To beat fascism, you need an alternative: Lessons from the 1930s
Sir Oswald Mosley salutes while inspecting the British Union of Fascist ranks, Oct. 4, 1936 in London, England. Their march through the East End had to be abandoned due to massive counter demonstrations organized largely by the Communist Party and Jewish organizations. | AP

Last summer, Britain’s seemingly disparate far-right forces took anti-racist and anti-fascist campaigners by surprise when they filled Whitehall with 15,000 people.

They were there to support Tommy Robinson, a leader in the racist anti-Muslim movement who was at the time temporarily held in prison on a contempt of court charge. The emotive themes he had articulated in sound bites in recent times had infiltrated the consciousness of those who took to the streets that day.

That single mobilization eclipsed even the best-attended National Front rallies of the late 1970s, which rarely surpassed 3-4,000 but caused havoc in immigrant communities. You have to go back to the 1930s to find a similar number mobilized by the British far right. In 1934, 15,000 people of all classes packed London’s Olympia Exhibition Centre. Most of them were avid followers of Oswald Mosley’s vision for Britain and members or supporters of his British Union of Fascists.

Among those in Olympia yet to make up their minds, were 150 Members of Parliament underwhelmed by what passed for mainstream politics.

There were also interlopers—up to 100 anti-fascists—who obtained tickets through a clever deception and spread themselves around the hall. In the violence that followed their attempts to heckle, 80 were thrown out bloodied and beaten.

That night, Mosley’s thugs won the physical battle, but anti-fascists won the propaganda war. The defections Mosley suffered as his brutal methods were revealed forced him to reorient his movement. It built a new power base in working-class districts in London’s East End, surrounding the struggling Jewish ghetto in Aldgate and Whitechapel.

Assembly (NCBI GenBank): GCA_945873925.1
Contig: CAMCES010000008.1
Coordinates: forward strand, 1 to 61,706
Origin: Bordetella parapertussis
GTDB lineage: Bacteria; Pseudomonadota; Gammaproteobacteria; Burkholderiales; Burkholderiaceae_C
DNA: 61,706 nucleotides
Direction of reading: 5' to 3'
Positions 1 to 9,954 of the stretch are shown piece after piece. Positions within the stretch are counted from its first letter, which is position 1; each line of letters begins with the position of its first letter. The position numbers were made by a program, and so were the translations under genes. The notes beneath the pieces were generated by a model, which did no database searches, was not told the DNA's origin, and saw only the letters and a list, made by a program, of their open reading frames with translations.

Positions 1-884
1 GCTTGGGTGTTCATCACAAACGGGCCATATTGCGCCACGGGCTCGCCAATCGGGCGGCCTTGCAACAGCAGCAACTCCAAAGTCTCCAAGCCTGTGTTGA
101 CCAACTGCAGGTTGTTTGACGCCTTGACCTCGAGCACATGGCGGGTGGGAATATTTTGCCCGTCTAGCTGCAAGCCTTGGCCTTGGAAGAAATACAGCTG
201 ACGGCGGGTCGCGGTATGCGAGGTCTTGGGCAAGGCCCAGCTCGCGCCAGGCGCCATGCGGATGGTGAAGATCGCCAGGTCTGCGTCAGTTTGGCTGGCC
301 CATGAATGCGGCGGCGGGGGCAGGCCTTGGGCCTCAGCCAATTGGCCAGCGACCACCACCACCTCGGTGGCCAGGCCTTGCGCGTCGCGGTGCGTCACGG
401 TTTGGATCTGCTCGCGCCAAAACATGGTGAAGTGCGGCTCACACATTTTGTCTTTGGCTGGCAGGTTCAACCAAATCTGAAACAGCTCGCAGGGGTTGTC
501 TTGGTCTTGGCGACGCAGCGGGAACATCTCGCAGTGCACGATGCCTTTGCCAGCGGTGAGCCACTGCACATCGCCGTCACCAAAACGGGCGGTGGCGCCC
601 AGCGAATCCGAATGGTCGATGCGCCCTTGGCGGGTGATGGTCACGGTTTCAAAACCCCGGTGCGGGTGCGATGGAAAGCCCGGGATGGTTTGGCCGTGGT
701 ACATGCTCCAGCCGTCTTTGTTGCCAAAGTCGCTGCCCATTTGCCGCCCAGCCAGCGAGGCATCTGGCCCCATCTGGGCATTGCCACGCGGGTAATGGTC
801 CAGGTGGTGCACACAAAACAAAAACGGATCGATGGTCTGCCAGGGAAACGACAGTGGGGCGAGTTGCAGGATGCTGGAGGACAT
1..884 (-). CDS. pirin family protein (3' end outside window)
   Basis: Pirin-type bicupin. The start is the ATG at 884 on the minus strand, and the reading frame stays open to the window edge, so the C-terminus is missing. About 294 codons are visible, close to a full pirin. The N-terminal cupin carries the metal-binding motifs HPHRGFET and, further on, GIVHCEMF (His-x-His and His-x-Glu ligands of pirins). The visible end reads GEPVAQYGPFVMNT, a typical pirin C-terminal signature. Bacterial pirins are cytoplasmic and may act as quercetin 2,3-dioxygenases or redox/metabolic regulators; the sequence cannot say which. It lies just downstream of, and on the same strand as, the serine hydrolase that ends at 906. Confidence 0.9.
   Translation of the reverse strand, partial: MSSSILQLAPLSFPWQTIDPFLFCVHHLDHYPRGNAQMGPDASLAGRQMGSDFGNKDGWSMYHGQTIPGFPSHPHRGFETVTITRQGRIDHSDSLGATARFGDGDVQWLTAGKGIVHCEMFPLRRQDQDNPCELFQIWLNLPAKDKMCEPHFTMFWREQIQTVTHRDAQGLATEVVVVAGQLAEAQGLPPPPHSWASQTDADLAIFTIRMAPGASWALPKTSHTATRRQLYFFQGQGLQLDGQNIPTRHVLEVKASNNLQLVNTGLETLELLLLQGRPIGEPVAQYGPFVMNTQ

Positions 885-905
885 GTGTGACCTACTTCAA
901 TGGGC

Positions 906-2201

The Battle of Cable Street that took place in that area in 1936 remains a touchstone for anti-racists and anti-fascists in Britain today. The size of the mobilization, the drama of mass blockades and barricades, the clashes with the police, and the incredible people’s victory when fascist movements were advancing in so many European countries, are still recalled as an inspiration to anti-fascists to take to the streets today.

But the ultimate victory over the fascists in 1930s Britain was based on more than one major battle, crucial as Cable Street was.

We can still learn today from the range of strategies through which the far right was undermined. While the informal political alliance that mobilized people to flood the streets against Mosley’s fascists was important—local branches of the Communist Party, Independent Labour Party, Labour League of Youth, rank-and-file trade unionists, and a militant grassroots body that emerged from the community most under attack, the Jewish People’s Council Against Fascism and Anti-Semitism (JPC)—it was a shared strategy of building an anti-fascist majority locally that was crucial.

This meant recognizing that everyone had an active part to play—that a genuinely collective struggle would be far more effective than individual or top-down efforts. It meant acknowledging that the enemy was fascism rather than individuals living hard lives attracted to the fascist flag in the absence of convincing alternatives. The anti-fascist movement recognized that it needed to embed the fight against anti-Semitism in the fight for jobs, for education, for better housing, for better lives for all.